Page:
I Support …
October 24, 2006
Although I am a resident of Tahoe City, I am acutely aware that the actions of all decision-making bodies in the North Tahoe area impact, to some extent, the environmental, social and economic well-being of the residents of and visitors to the entire region. For this reason, I feel that the election of members of the North Tahoe Public Utility District (NTPUD) is important to me and others in the area.
Thursday evening I attended a meeting at which the candidate directors of the NTPUD delineated their qualifications and visions. The candidates are all dedicated and persuasive, but I was particularly impressed by Jerry Wotel.
I have known Jerry for several years and we have had numerous discussions regarding our concerns for the future of North Lake Tahoe and the Basin. I have found him to be aware not only of the more mundane daily problems but, more importantly, about the long range future of North Tahoe. Basically, Jerry feels that the maturing of the area over the next decades must be planned and managed. To permit North Lake Tahoe to grow “like Topsy” is unacceptable. Each new project or proposal must be evaluated not as a single entity but as a “building block” of the future as it relates to other proposed or subsequent “building blocks.”
Jerry’s education as an engineer (master’s degree) and his many years experience in the management of complex engineering projects gives him unique qualifications to evaluate and analyze the fiscal, social, physical and economic impacts of the major engineering and construction projects faced by the NTPUD. Primarily retired, Jerry has the time to devote to this effort, and he is not encumbered by having financial obligations in the area.
I believe that Jerry Wotel as a member of the Board of Directors of NTPUD will be an extremely valuable asset to the customers of the District as well as to the residents of all of North Lake Tahoe.
Myron B. “Mike” Hawkins
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On Oct. 17 I attended the candidate night sponsored by the Truckee-Donner AAUW (American Association of University Women). Michael Golden stated that “everyone in Truckee benefits from the airport” during his presentation. Just out of curiosity, I asked him to explain to me, a Truckee resident who is not a pilot and owns no business on Commercial Row, the benefit of the airport. He explained the benefit of the airport in case of a fire in Tahoe Donner where we live. Made sense.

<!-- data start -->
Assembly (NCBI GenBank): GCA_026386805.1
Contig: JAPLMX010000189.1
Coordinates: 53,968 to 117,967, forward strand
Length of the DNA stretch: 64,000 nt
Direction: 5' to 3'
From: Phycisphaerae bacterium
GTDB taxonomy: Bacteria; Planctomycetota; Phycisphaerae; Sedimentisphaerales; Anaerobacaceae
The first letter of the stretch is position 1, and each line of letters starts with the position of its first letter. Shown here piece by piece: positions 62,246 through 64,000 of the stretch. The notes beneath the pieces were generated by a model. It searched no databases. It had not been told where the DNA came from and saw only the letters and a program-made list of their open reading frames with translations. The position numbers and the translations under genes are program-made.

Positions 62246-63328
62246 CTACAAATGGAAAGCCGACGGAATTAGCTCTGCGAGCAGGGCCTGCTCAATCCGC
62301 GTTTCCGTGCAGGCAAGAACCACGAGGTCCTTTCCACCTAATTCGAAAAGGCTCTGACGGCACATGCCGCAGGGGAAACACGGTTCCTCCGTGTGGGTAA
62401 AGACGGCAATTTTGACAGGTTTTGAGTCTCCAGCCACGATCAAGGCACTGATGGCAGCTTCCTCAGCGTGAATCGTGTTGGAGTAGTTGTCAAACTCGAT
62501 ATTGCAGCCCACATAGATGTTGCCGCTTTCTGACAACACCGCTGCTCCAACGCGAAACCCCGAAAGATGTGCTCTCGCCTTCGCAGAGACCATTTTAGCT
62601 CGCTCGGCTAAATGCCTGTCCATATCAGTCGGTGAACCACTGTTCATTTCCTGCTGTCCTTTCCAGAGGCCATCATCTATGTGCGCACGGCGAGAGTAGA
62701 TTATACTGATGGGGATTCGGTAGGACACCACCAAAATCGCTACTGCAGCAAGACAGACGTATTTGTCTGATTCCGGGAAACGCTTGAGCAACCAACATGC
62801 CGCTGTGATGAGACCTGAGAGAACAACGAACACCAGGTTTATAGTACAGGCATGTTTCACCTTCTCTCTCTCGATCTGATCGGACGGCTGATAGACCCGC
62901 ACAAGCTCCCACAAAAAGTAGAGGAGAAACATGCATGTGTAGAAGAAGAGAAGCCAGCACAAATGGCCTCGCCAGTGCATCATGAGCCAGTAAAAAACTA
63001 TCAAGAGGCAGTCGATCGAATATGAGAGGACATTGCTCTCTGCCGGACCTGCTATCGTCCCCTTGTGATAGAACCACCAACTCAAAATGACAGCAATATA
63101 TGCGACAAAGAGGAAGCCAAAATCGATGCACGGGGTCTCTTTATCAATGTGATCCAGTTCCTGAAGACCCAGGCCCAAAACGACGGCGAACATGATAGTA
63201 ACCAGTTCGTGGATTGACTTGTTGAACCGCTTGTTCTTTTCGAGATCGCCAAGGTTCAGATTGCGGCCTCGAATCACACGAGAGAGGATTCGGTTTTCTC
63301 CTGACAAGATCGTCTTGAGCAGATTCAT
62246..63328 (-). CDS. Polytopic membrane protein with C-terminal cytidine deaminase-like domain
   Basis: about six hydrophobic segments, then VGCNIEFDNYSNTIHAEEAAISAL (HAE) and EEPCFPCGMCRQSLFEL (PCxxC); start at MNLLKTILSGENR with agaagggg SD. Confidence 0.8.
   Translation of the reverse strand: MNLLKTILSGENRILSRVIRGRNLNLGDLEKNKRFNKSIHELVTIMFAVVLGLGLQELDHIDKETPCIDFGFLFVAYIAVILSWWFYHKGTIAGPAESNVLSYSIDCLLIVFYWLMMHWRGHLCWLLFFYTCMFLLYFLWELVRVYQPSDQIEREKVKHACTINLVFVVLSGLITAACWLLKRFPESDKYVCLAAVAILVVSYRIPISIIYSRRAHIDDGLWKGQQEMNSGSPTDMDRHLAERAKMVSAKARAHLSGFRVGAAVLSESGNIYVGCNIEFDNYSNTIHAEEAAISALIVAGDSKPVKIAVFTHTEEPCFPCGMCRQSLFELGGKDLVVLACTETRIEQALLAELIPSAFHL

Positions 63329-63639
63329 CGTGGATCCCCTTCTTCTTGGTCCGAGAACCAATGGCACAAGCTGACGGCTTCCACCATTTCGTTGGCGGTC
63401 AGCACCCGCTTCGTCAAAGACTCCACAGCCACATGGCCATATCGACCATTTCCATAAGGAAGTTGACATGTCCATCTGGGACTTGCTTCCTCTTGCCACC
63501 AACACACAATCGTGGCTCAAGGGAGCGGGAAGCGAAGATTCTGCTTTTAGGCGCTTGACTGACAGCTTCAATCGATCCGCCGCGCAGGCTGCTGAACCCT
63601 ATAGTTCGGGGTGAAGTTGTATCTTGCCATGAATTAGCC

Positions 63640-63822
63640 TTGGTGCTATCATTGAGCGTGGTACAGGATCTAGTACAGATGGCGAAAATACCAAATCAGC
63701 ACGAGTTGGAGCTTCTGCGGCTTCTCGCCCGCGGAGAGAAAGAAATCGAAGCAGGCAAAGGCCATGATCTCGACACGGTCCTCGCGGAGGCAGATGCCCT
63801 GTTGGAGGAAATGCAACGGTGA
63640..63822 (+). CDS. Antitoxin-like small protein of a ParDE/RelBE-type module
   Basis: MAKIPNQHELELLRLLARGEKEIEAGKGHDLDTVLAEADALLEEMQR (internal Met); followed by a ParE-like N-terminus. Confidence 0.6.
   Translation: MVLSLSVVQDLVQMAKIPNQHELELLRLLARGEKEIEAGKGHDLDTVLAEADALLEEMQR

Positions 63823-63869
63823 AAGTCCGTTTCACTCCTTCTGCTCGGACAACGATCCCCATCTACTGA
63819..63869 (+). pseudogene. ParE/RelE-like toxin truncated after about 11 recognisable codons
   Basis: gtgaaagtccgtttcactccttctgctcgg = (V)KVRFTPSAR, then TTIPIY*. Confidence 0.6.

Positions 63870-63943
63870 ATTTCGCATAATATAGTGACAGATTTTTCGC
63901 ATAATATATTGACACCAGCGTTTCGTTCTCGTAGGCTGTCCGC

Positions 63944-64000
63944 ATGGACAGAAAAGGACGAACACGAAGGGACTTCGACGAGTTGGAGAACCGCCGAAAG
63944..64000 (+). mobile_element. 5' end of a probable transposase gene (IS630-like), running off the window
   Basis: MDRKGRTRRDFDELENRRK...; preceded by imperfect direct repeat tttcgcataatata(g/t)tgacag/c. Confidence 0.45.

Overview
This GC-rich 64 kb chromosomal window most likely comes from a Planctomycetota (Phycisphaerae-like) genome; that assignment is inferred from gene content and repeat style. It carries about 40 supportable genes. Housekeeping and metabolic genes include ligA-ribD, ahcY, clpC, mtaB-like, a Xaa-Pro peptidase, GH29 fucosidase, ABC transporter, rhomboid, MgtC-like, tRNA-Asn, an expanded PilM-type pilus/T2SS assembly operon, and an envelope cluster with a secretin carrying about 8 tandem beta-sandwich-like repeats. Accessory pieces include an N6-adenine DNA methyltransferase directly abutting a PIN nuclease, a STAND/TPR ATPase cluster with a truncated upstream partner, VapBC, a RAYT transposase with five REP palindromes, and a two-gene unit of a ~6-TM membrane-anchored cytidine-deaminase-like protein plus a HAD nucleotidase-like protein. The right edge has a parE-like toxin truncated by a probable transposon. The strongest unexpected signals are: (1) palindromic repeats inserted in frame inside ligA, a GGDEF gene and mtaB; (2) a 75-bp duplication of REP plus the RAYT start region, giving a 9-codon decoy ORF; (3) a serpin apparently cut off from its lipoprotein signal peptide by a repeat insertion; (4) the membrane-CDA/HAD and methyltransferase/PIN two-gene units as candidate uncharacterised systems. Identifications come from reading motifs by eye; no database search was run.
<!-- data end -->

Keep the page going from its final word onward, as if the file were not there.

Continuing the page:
Then Ms. Connie Stevens decided to answer my question also. Her first question was “do you have cancer?”
“No not yet,” was my answer. She then explained to me that there was an organization named “flying angels,” who would fly me to my doctor from the Truckee airport. She also stated that as an educated woman I should understand the benefit of the Truckee airport.
I suppose as an educated woman I should have been inflicted with cancer to realize the benefit of all those jets which fly early in the morning and late at night over the skies of our town. Makes sense.
I always advocated the operational readiness of the airport for emergency and rescue missions; however the increasing number of private jets roaring over our skies has nothing to do with emergency and rescue operations.
We have an important election coming up and it’s critical for our future, and the future of our surroundings, that we take this seriously. Airports carry a tremendous amount of “weight” when it comes to what path a community will follow (read “Downhill Slide”) Think about it, airports connect a village to the outside world. Do we want to solicit unwelcome and uncontrolled outside interference on our way of life or do we, as a community, want to have some say in our future? If you think you have the right to affect how your lifestyle in Truckee and Tahoe will be tomorrow (and you’re a fool if you don’t) then vote for Sandy Korth and Bill Quesnel. They care as much as you do.
The Contractors Association of Truckee Tahoe Political Action Committee (CATTPAC) is pleased to announce its endorsements for Truckee Town Council: Richard Anderson, Mark Brown, and Carolyn Wallace Dee. These endorsements are based on individual interviews with each candidate, and responses generated at the Oct. 10 candidate forum and other events.
Each of these candidates has his or her own strengths and weaknesses, but all three appear to be open-minded and willing to listen. That will be crucial as the next Town Council is faced with the important task of implementing the General Plan Update and finding sources of money to pay for desired new programs. We think the building industry, and the community as a whole, is best served by elected officials who are receptive to new ideas and different points of view.
And to all the local candidates in various races ” thank you for making the personal sacrifice to run for office.